Posted by Fabrizio Castrotorres on 2003-03-28

What you need is YaML !

Posted by peufeu on 2003-04-16

ConciseXML solves the problems with
XML.  See http://www.concisexml.org

Water is a new Web services and all-purpose programming language that allows you to program in ConciseXML syntax.

Water is a dynamic language that unites the worlds of objects and Web Services in an elegant way. Water adheres to a "Learn Once, Use Everywhere" philosophy where data, logic, and presentation are manipulated and represented in a consistent way. Water is an All-Level Language because it can be used for both high-level and low-level tasks. Water was designed to support both object-oriented programming and functional programming.

Posted by Mike Plusch on 2003-09-25

The "push" model of SAX is backwards from the traditional methods of parser construction (recursive descent / yacc / lexx / antlr / etc.) which use a "pull" model, in which you call a "GetNextToken" function to get information about the next token in the stream. Instead of the high level events being signaled by callbacks, the raw input stream is consumed via a callback.

Why is the pull model superior? Because one of the biggest hassles with callbacks is having to keep the state variables around from one callback to the next. One of my long-standing programming maxims is that "The most convenient state variable is generally the program counter". SAX requires us to throw away this convenience. For example, when parsing a recursive structure in SAX, instead of being able to use the naturally-occuring stack structure of function calls, we are generally forced to implement our own stack mechanism.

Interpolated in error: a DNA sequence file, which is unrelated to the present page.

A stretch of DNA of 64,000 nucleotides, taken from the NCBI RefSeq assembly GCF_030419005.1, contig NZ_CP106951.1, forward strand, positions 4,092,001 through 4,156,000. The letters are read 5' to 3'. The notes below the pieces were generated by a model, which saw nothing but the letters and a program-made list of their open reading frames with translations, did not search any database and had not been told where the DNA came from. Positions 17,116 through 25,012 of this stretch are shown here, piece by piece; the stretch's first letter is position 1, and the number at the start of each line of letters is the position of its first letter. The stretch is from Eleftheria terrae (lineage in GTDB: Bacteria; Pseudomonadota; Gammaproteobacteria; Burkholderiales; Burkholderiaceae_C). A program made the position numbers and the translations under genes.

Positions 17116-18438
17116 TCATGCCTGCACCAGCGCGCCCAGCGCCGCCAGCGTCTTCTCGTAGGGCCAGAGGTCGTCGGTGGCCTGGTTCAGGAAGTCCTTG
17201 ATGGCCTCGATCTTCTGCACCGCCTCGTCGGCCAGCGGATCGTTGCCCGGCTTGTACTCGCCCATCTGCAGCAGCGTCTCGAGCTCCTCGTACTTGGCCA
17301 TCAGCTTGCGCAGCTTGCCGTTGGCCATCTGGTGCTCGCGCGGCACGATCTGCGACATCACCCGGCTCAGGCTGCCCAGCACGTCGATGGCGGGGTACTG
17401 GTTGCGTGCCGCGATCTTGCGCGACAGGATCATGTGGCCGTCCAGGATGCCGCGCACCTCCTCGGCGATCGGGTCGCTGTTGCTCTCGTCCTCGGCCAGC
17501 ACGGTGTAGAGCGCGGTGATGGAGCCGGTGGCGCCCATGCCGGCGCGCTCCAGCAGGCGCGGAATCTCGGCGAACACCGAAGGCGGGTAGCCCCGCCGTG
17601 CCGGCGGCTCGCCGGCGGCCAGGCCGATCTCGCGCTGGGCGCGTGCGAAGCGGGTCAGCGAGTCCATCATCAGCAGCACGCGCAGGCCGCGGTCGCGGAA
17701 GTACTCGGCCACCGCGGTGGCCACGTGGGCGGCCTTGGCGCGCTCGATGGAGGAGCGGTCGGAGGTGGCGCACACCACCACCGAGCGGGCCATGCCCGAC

So in a typical pull-model parsing situation, you would have a simple for loop that calls NextToken(), and when it recognizes a particular element it calls a subroutine to handle that element and its children; That subroutine would contain a similar for loop that would continue to iterate until the matching end element was found. What could be simpler?

Now, certainly there are some things, such as entity resolution, that should continue to be done via callback. However, the parser could support the notion of optional callbacks - that is, when you initialize the parser you could specify which token types you want to handle via callback.

Another thing that the "pull" model brings is the possibility of applying Bison/ANTLR-like technology for the contstuction of "XML Parser Generators" using grammar rules. These types of systems generally require a "token stream" with some degree of lookahead. Relatively trivial to implement in a pull model, but more challenging in a push model.

Posted by Talin on 2003-11-28

For a regexable subset of XML, you might find RIG 2 of interest.

Posted by Sean McGrath on 2004-10-30